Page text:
Donald Trump and Republicans in Congress claim that America spends too much on things like food stamps, welfare, and foreign aid.
But let’s look at how the government actually spends your federal tax dollars each year. We’re going to look at what’s known as the “discretionary budget,” which has to be reappropriated by Congress each year.
Start with foreign aid, the conservatives’ favorite boogeyman. It’s $29 billion a year. That may sound like a lot but it’s only 2 percent of all discretionary spending. Add all spending on international affairs, it’s 4 percent.
What about science and technology, including NASA, the National Science Foundation, and research in clean energy, which conservatives love to hate? Just 3 percent.
The environment and natural resources—money for clean air, safe drinking water and protecting public lands? Another 3 percent.
Roads, bridges, highways, airports, all transportation funding: Another 3 percent.
Community and regional development: 2 percent.
Law enforcement, the Department of Justice, the entire federal court system: 5 percent
The Centers for Disease Control, the National Institutes of Health, and rural health clinics: 5 percent.
Food stamps, energy assistance, child care, other income security: Just 6 percent.
But that’s only 46 percent. The remaining 54 percent of annual spending is on the military, which is more spent on the military than the next 7 nations combined. It’s huge. It’s about the only really big thing the federal government does.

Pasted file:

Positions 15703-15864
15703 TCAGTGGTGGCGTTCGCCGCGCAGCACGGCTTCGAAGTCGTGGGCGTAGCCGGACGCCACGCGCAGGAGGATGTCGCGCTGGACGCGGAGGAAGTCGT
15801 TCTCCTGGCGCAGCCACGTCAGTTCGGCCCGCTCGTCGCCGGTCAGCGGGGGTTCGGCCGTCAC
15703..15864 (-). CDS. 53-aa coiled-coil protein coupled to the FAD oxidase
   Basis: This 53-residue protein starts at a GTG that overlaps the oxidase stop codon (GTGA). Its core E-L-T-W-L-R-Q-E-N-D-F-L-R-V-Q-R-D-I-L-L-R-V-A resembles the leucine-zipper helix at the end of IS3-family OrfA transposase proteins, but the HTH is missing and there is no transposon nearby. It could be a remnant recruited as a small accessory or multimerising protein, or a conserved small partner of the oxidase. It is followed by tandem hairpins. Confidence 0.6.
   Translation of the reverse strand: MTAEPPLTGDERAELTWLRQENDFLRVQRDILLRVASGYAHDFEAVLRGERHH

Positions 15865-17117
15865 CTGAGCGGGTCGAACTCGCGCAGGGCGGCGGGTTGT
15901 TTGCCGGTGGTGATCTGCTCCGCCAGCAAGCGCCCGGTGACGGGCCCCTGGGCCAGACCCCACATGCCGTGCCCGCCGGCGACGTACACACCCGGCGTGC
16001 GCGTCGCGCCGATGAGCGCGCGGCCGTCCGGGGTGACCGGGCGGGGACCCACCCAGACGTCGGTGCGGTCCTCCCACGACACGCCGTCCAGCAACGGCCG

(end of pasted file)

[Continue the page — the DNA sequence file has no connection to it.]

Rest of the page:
You may be thinking, but what about Social Security, Medicare, Medicaid, and the Affordable Care Act?
By law, these programs are mandatory spending, which don’t require Congress to approve funding every year. Americans have paid into Social Security and Medicare over their entire working lives.
Yet they’re still vulnerable. In fact, if Trump and Republicans in Congress aren’t going to cut discretionary spending—especially on the military—the only places they can look to make way for more tax cuts for the wealthy and corporations are Social Security, Medicare, and Medicaid.
That’s been their goal all along.
Know where the money is really going. And know what they have in mind.
This post originally appeared at RobertReich.org.
Robert B. Reich is the chancellor’s professor of public policy at the University of California, Berkeley and former secretary of labor under the Clinton administration. Time Magazine named him one of the 10 most effective Cabinet secretaries of the 20th century. He is also a founding editor of The American Prospect magazine and chairman of Common Cause. His film, Inequality for All, was released in 2013. Follow him on Twitter: @RBReich.